‘A city of lawsuits:’ Milwaukee’s settlement with ACLU scaled back amid squabbling

MILWAUKEE — A city committee voted 3-2 on Monday to approve a scaled-down, multi-million dollar settlement with the ACLU of Wisconsin over police stop and search procedures, though some aldermen would rather fight the civil liberties group in court.

The revised deal will cost taxpayers at least $3.4 million. Of that, the city will pay a maximum of $1.5 million to a consultant required by the settlement. Aldermen had balked at an earlier consulting fee of $3.5 million, threatening to reject the whole settlement.

The city has also switched consultants with the ACLU’s approval, said Alderman Michael Murphy. Chicago-based Hillard Heintze is out, and the Crime and Justice Institute of Boston is in, Murphy said. He said the contract has not been finalized.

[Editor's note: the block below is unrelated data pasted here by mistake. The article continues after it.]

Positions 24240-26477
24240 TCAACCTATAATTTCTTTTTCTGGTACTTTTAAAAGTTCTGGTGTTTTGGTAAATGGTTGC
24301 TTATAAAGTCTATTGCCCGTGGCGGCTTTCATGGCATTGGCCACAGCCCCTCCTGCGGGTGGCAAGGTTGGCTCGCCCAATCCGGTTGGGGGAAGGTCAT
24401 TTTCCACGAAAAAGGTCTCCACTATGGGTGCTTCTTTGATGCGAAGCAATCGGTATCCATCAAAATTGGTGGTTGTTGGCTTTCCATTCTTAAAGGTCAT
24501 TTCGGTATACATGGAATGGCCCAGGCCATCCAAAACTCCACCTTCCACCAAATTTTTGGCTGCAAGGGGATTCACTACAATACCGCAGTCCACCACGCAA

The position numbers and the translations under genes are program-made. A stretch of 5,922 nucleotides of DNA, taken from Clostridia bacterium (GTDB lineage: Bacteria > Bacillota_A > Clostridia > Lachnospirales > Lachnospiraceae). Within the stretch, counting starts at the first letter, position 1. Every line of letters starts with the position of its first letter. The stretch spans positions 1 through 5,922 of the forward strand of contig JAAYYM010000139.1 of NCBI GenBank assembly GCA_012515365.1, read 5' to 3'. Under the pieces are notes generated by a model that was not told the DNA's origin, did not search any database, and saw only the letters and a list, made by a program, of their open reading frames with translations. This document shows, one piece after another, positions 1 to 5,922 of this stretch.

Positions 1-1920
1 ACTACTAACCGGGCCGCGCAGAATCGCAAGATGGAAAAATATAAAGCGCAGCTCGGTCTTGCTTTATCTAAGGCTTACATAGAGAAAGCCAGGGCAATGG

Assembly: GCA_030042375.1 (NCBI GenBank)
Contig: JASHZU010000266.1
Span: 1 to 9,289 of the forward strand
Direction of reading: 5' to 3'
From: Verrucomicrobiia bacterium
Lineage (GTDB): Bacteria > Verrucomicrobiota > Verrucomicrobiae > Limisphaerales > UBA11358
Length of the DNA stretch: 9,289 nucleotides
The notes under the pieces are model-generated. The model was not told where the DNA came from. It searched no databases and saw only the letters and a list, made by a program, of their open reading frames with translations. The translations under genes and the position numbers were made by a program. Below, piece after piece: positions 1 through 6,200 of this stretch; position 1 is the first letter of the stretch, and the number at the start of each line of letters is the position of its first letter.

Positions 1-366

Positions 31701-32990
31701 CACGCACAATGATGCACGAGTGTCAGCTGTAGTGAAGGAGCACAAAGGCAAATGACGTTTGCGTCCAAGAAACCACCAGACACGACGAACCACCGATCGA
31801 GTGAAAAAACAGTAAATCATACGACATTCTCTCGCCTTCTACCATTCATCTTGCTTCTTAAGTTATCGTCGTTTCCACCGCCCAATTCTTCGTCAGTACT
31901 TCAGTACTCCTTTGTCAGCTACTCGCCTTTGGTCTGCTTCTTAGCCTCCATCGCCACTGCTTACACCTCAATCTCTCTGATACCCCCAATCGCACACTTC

Aldermen Mark Borkowski and Bob Donovan voted against the settlement. Afterward, Borkowski told reporters “we’ve become a city of lawsuits” and said he’d rather see the city fight the ACLU in court.

But Alderman Bob Bauman said that was out of the question and a long legal battle was a “really, really big risk.” The city could spend $10-15 million in attorneys fees with no guarantee of a win in court, he said.

The consultant fees are on top of the $1.9 million that Milwaukee will pay for the ACLU’s attorneys fees and court costs. The city plans to borrow that amount, adding up to $1 million in interest payments.

The ACLU sued on behalf of several plaintiffs who alleged that the Milwaukee Police Department unfairly targeted African Americans and Latinos with its stop and search policy. The consultant will monitor MPD’s compliance with the changes laid out in the settlement.

The full Common Council is scheduled to take up the payment at its meeting July 10.

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